A secret operation in Gibraltar seemingly goes off without a hitch. But when the British Foreign Office minister freezes out his private secretary, Toby Bell, Toby gets suspicious. It’s not until three years later that secrets about Operation Wildfire start to be whispered about, drawing in Toby who’s determined to unravel this Delicate Truth.
As John le Carre’s 22nd novel, you may think he has run out of espionage tales to tell, but Truth is just as captivating (and just about as confusing) as Tinker Tailor Soldier Spy. With three main characters who tally about 7 different aliases total, keeping track of the characters can be a task—but it’s a rewarding one. Le Carre’s purposefully obfuscated storytelling in the first half is structured to make the second half more thrilling and engaging. For espionage thrillers like his, every book is a little puzzle and reading it can feel like a game.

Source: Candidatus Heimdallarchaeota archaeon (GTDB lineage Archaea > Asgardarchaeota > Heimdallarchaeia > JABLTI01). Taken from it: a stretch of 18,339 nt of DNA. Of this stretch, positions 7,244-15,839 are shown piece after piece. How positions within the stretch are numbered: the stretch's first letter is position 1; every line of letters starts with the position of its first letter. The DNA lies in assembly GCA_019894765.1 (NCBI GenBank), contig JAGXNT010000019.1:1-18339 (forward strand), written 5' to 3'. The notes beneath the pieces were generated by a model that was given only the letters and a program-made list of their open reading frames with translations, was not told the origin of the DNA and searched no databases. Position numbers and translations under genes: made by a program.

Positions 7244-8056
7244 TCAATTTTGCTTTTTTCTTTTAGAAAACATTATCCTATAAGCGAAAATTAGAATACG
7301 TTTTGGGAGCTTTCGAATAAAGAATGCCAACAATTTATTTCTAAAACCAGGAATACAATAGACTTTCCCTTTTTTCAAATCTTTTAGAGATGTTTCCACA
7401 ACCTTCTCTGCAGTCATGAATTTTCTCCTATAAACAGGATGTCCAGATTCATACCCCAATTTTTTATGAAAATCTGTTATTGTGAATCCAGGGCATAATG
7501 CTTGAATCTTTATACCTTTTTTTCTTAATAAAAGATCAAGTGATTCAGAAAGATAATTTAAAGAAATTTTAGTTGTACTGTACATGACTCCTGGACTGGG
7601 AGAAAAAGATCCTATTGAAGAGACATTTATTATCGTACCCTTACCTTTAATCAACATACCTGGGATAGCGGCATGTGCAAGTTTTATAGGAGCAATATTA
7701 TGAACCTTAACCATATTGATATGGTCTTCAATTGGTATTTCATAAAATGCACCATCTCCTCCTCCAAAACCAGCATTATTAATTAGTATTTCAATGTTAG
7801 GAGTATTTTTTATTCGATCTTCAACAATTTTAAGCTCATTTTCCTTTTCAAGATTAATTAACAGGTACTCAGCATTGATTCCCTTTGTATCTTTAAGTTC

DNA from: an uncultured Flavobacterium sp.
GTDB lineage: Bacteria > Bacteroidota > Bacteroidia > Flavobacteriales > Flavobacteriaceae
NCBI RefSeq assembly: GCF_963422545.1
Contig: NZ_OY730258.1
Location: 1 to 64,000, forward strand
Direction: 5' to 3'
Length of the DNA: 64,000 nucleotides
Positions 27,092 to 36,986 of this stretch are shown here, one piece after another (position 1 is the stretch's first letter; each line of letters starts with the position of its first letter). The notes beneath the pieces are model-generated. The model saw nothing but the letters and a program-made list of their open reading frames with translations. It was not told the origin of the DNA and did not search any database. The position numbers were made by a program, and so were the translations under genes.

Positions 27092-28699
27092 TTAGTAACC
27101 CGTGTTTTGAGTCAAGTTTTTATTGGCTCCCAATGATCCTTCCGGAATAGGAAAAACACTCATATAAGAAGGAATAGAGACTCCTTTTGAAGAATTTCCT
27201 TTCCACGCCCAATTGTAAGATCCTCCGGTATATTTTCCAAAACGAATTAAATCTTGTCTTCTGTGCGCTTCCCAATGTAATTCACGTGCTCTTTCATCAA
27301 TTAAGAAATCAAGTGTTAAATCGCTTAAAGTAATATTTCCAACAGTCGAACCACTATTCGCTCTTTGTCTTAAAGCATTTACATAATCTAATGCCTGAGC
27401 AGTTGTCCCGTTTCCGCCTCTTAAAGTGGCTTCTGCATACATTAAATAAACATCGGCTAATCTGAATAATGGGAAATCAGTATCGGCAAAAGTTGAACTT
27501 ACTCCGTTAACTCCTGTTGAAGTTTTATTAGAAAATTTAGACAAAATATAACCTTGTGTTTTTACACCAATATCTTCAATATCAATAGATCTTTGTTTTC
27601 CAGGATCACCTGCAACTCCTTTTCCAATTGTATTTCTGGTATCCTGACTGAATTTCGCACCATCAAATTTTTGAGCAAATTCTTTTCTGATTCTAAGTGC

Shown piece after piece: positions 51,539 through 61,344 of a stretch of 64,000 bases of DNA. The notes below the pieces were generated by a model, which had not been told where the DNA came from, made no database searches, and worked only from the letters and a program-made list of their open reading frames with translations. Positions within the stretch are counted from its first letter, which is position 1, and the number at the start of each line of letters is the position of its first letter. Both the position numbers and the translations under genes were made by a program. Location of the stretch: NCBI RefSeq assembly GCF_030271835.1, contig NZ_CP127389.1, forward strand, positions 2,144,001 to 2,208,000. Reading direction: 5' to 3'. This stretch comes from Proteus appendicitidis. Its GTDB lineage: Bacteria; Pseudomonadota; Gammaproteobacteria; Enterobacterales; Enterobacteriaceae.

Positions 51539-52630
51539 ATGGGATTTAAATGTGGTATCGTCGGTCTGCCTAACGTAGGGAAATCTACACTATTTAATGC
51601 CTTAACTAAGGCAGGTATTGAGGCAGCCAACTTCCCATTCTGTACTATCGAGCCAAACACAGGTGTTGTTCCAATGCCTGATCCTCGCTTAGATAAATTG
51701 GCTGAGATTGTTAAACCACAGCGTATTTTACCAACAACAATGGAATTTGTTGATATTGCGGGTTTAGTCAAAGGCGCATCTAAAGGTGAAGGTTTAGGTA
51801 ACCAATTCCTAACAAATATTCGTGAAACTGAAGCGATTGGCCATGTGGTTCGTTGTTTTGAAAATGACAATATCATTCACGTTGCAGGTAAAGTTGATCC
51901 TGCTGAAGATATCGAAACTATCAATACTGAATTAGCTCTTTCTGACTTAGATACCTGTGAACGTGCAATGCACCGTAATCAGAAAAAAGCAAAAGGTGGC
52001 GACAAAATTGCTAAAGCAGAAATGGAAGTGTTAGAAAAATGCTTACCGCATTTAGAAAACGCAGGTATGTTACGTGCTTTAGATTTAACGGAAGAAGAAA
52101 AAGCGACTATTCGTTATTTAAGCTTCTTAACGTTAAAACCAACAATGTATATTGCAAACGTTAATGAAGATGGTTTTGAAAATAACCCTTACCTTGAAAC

Of course, for those not interested in games, his books also have a unique prose style that’s enjoyable to read all on its own. He writes with a sparse, fragmented voice that conveys so much more with so much less. It also lends an urgency to the more thrilling parts of the novel that gets lost with wordier thrillers.
If you’re looking to dive into John le Carre’s impressive oeuvre, then A Delicate Truth is not the best jumping off point. Tinker Tailor Soldier Spy or The Spy Who Came in from the Cold are more natural starting points; the Cold War being his specialty. But he can handle contemporary tales with equal finesse. So if you’re itching for a le Carre novel, then Truth will easily satisfy that.